The term probate refers generally to the administration and settlement of a deceased person's estate under the supervision or oversight of the probate court.  In Florida, this is the Circuit Court.  If the decedent dies with a last will and testament, it is known as testamentary probate administration, and, without a will, it is known as intestate probate administration. 


     The administration of an estate in probate is actually the supervision or oversight by the Circuit Judge of the marshaling of the decedent's assets, the payment of debts, funeral expenses and taxes, and the distribution of the remaining assets in accordance with the decedent's will; or, if there is no will, in accordance with Florida law.  Generally, all estates must undergo formal probate administration in Florida unless the gross value of the assets subject to administration is less than $75,000.


     Customarily, in the absence of any litigation or delays through tax controversies, or the sale of properties, an estate's probate administration will take anywhere from 9 months to 2 years.  In the interim, some distribution of the estate assets can be made if there are other assets which are retained in the estate sufficient to cover debts, taxes, etc.  Usually, no distribution of estate assets is permitted until the three month creditor claim period has expired.

This is the period during which creditors of the estate must file their claims against the estate.  However, if the decedent's family is in need of funds during this creditor claim period, the Circuit Judge will usually permit a distribution within specified limits.

In Florida, the person appointed by the Circuit Court to handle and represent the decedent's estate in probate administration is called the "personal representative."  In other states, this person is often referred to as either the executor or executrix. 


Funded Revocable Living Trust


     A funded revocable living trust is an arrangement whereby you transfer legal title to certain of your assets to a trustee to be managed for the benefit of beneficiaries as directed by the trust agreement.  During the lifetime of the person establishing the trust (grantor), the income of the revocable trust is taxable to the grantor whether or not the income is paid to the grantor.  Typically during the grantor's life, the grantor is also the income beneficiary of the trust.  Also, it is common for the grantor to serve as the initial trustee, or for a husband and wife to serve as co-trustees.  When the income beneficiary dies, the trust property will be managed for or distributed to the remainder beneficiaries (typically the grantor's surviving spouse and/or surviving descendants) in accordance with the trust agreement outside the probate system.  The primary distinction of a revocable living trust is that it can be modified or terminated at the grantor's request, or property can be withdrawn from the trust at any time.  In other words, with a revocable living trust you can add or withdraw assets, alter the trustee's authority, change beneficiaries, or completely cancel the trust.  In fact, flexibility and simple trust administration are key attributes of a living revocable trust.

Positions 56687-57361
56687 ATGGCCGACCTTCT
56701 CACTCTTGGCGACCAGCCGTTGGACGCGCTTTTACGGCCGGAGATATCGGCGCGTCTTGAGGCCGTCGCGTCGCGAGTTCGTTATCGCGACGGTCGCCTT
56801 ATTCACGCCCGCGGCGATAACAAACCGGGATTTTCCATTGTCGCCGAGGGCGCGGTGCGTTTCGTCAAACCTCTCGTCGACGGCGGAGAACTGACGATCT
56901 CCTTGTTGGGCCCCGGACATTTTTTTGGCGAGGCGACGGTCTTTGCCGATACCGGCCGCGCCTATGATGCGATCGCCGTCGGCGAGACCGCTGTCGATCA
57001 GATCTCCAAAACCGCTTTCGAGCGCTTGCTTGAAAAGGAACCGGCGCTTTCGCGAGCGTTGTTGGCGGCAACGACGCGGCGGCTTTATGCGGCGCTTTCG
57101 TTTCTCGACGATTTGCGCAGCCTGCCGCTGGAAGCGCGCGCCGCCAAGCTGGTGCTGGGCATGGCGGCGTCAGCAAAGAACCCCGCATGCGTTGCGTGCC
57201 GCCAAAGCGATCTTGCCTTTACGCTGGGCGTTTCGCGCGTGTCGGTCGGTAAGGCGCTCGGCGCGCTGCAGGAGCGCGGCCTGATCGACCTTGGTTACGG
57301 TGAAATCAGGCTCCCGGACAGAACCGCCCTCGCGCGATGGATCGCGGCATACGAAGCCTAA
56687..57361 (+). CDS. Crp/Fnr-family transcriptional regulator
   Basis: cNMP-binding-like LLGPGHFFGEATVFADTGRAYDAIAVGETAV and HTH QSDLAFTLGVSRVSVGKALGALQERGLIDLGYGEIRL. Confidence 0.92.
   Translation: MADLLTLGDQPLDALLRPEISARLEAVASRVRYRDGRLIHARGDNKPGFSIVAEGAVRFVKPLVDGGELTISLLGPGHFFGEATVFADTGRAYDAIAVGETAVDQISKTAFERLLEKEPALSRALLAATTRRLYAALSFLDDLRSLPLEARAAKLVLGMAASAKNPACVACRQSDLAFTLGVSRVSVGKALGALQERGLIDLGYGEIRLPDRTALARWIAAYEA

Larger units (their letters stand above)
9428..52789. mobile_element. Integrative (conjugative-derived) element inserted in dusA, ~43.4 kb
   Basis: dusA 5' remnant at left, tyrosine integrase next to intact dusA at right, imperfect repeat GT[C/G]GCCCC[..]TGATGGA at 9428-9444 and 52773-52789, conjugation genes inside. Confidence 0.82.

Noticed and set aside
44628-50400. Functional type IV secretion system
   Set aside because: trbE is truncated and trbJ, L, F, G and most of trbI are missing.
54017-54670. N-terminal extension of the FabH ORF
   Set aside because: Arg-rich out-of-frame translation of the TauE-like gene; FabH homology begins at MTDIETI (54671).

Generally, a funded revocable living trust gives you the following primary advantages:


     1.    Avoidance of probate, reduce estate settlement costs and simplify the estate settlement process.  Depending upon the facts, probate and settlement costs will generally range from 2% to 5% of the estate value.  Remember that transfers of your property at your death into either a previously established trust or a trust established by your will must go through probate in order to be funded, therefore, only funding a trust during your life will avoid probate.


    2.    Certainty that your finances and family expenses will be taken care of in the event of disability or incompetence.  This feature avoids the appointment of a guardian of your property by the court in the event of your disability or incompetence.


     3.    Professional investment management with freedom for you to participate in decision-making or not, as you wish (assuming a trustee other than grantor is appointed).  However, as stated above, it is common for the grantor of the trust to also serve as the initial trustee during the grantor's life.


     4.    Assurance that your beneficiaries may receive immediate income/principal payments after your death.  In other words, no delays in payments to your beneficiaries because there is no probate court involvement or oversight with such trusts.


     5.    Simplify or eliminate the problems of court-supervised guardianship when minors are beneficiaries of your property.


     6.    Minimize publicity, since the probate proceedings are generally a matter of public record while a trust is a private agreement.